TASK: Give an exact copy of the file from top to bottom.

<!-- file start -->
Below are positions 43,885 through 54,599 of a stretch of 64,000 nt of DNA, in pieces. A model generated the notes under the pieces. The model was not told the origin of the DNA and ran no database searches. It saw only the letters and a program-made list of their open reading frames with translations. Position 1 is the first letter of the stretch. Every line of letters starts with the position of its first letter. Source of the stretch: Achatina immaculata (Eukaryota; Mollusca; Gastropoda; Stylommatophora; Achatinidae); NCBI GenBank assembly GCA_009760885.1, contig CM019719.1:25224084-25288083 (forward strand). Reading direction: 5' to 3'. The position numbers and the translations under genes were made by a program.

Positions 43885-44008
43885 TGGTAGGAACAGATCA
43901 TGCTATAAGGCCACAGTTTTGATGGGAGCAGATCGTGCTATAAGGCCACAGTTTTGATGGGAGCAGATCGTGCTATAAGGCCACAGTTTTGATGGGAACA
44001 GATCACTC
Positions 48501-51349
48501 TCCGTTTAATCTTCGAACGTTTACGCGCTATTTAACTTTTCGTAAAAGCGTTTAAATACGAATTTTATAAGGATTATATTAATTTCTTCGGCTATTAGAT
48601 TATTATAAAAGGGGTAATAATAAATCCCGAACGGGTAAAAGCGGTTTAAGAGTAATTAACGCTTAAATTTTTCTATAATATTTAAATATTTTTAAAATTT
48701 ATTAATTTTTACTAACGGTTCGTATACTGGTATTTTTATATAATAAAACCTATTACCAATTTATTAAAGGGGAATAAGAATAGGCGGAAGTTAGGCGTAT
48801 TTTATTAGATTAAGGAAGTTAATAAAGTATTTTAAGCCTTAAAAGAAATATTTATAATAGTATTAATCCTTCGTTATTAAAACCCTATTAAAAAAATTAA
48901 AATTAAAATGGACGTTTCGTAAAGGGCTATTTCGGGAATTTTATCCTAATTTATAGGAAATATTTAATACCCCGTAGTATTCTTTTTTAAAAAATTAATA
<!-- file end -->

Below are positions 43,885 through 54,599 of a stretch of 64,000 nt of DNA, in pieces. A model generated the notes under the pieces. The model was not told the origin of the DNA and ran no database searches. It saw only the letters and a program-made list of their open reading frames with translations. Position 1 is the first letter of the stretch. Every line of letters starts with the position of its first letter. Source of the stretch: Achatina immaculata (Eukaryota; Mollusca; Gastropoda; Stylommatophora; Achatinidae); NCBI GenBank assembly GCA_009760885.1, contig CM019719.1:25224084-25288083 (forward strand). Reading direction: 5' to 3'. The position numbers and the translations under genes were made by a program.

Positions 43885-44008
43885 TGGTAGGAACAGATCA
43901 TGCTATAAGGCCACAGTTTTGATGGGAGCAGATCGTGCTATAAGGCCACAGTTTTGATGGGAGCAGATCGTGCTATAAGGCCACAGTTTTGATGGGAACA
44001 GATCACTC
Positions 48501-51349
48501 TCCGTTTAATCTTCGAACGTTTACGCGCTATTTAACTTTTCGTAAAAGCGTTTAAATACGAATTTTATAAGGATTATATTAATTTCTTCGGCTATTAGAT
48601 TATTATAAAAGGGGTAATAATAAATCCCGAACGGGTAAAAGCGGTTTAAGAGTAATTAACGCTTAAATTTTTCTATAATATTTAAATATTTTTAAAATTT
48701 ATTAATTTTTACTAACGGTTCGTATACTGGTATTTTTATATAATAAAACCTATTACCAATTTATTAAAGGGGAATAAGAATAGGCGGAAGTTAGGCGTAT
48801 TTTATTAGATTAAGGAAGTTAATAAAGTATTTTAAGCCTTAAAAGAAATATTTATAATAGTATTAATCCTTCGTTATTAAAACCCTATTAAAAAAATTAA
48901 AATTAAAATGGACGTTTCGTAAAGGGCTATTTCGGGAATTTTATCCTAATTTATAGGAAATATTTAATACCCCGTAGTATTCTTTTTTAAAAAATTAATA